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The Misery/Mediocrity Meme

By Janice

Waiting is among the most difficult things for a trader to do. Difficult and essential for success. Every day I am dealing with traders who are desperately looking for the next trade. The greatest lesson they learn is that patience will be rewarded, whereas addiction to adrenalin will end in sorrow. Chasing the next trade is waiting for the next loss so that they can be even more unhappy than they were when they started. AND- have reinforced that they are worthless losers, so they can go tell everyone how worthless they are and how miserable they are so that people will feel sorry for them. Duh!!

This is not just a financial issue, but a moral, ethical and spiritual bankruptcy and among the most pathetic and least admirable of behaviors. Which reminds me of the addiction to misery so commonplace these days. Why do people chose losing over winning? Why do people hang out with losers and eschew winners? Why do people see what is right and good for them, and turn blindly away to embrace something or someone which is desperately wrong and potentially destructive for them? It is because they are weak and without courage and held back by fear. It is because they use negativity to get attention. There is no self-esteem, just the shell of a person who elects to fill lacunae with mediocrity and fear rather than with excellence and faith. Misery and mediocrity love company, and there is plenty of each to go around. Misery/mediocrity is a self-propagating meme these days....both in the markets and in life.

More on the Misery and Losers, by Anonymous

Janice's post on misery and mediocrity touches on Vic's query related to guaranteed losers, as well as many of the themes Mr. E is gracious enough to challenge the list with. For example, so much of what our children are taught in school and what we ourselves take from life is a constant theme of repressing our true selves and the ideals that we strive to reach. I believe this is true for a variety of complex reasons; foremost among them is society's natural impulse to diminish everything into a pile of mediocrity, to make everyone an achiever whether they deserve to be or not, and to reward people for simply doing what they should be doing in the first place. This is not new, though the daily discovery of it by individuals creates a glow of resurrected hope that stretches from the present, back to the beginning of time, and well into the future.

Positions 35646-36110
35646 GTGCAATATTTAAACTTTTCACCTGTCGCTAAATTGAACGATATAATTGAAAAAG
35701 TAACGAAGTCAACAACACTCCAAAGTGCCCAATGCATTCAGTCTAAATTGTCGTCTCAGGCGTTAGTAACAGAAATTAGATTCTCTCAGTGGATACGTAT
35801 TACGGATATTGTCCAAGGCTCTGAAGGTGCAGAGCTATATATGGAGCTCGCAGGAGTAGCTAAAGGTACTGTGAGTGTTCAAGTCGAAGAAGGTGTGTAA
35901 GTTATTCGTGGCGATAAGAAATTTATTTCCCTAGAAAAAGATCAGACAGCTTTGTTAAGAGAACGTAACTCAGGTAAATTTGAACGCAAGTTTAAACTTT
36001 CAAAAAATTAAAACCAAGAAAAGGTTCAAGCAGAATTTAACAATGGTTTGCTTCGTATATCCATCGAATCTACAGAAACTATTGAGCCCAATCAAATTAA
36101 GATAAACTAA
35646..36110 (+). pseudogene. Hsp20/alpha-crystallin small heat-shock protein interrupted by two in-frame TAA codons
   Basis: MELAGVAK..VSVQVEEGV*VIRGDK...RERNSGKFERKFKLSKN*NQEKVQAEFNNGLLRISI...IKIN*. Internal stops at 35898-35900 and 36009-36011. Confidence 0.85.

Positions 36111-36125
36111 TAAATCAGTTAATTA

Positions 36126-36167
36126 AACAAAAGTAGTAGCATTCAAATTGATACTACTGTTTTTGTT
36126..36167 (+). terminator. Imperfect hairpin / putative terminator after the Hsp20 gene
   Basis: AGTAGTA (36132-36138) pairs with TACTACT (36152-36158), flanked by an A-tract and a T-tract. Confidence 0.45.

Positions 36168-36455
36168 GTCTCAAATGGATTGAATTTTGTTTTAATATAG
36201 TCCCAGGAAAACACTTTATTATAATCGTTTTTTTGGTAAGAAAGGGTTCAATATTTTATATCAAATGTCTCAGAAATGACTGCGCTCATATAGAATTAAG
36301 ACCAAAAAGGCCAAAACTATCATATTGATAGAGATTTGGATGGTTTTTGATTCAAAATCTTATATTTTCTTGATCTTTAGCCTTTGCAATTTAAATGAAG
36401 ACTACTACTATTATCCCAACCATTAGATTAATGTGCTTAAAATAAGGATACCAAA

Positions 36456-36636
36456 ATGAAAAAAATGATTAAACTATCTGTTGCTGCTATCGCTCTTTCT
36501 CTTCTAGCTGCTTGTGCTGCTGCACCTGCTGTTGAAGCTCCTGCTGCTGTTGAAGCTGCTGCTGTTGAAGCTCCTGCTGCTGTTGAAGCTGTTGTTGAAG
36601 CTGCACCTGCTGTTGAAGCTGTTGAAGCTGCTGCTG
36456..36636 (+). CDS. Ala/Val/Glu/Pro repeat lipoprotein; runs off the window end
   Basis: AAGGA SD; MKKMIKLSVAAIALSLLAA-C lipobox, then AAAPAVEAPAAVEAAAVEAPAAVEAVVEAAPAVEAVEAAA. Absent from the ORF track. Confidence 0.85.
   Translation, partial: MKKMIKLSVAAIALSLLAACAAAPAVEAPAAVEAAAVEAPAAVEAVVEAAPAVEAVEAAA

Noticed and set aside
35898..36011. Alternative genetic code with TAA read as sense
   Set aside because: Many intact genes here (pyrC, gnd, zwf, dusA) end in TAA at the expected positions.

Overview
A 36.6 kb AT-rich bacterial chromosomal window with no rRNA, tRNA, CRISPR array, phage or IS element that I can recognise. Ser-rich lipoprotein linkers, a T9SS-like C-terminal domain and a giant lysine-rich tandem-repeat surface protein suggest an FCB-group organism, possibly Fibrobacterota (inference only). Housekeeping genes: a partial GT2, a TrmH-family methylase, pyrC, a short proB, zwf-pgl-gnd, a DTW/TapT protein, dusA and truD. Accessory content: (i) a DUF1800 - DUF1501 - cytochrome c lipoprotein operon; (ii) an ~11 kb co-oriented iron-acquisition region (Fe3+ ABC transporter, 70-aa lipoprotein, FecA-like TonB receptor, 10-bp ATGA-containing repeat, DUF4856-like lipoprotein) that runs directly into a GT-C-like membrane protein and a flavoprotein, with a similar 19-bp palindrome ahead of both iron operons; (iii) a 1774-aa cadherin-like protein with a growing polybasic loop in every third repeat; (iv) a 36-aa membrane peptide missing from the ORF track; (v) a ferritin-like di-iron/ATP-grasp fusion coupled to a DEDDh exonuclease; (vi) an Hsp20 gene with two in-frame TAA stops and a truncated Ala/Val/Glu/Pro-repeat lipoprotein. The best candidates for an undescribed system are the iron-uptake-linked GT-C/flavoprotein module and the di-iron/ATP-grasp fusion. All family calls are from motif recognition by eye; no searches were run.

In real life there are winners and losers, and not much else in between. The winners are those who are uncompromising in developing and reaching their goals. People, society, they have always found that dichotomy between winners and losers dangerous, an assault against the group's self-esteem, and rightly so. Canetti describes how the group, the crowd, encourages and feeds off the lowest common denominator. The group is as necessary as the mighty individual. Sill, the reality of winning and losing is hard to accept. Everyone doesn't win. Everyone doesn't succeed. Everyone is not right. Some children are indeed left behind. Someone once said that what is truly valuable for us as traders, as people, is studying and developing our goals, studying and developing our selves, studying and developing our knowledge of what we pursue, facing our ignorance. For some that is an end. It is enough. But for just a few, it is more than an end. It is a path to discovery; discovering whether we can muster the courage to set about with single-minded determination to make those goals and those idealizations possible.

Sounds easy. It's even easier to write it out like I just did, like a preacher, or a lecturer. I confess it even feels good to have done it, resolves some of the responsibility I feel for pursuing it. Very few people have what it takes to honestly pursue success. Because it is easier to fail than to succeed. It is easier to run with the crowd than to rise above it. I wonder if that is not what true nobility is; never sacrificing our intelligence, never dumbing ourselves down to make another feel better, never finding ways to fail so that we can be embraced by the many who are only too eager to take and give comfort in our failures. People like to tell themselves they are afraid to fail. We hear it every day. But the hard truth is that people are more afraid of success than failure. They always will be afraid of succeeding. The harshest realization is not that there are people out there who may be better than we are, or smarter, or more capable, but that there is NO ONE out there who is better than we are, or smarter, or more capable. Those who can handle that awesome responsibility, that difficult point of recognition, without collapsing from it and retreating to the comfort of the crowd, are the true heroes. Without them there would be no hope.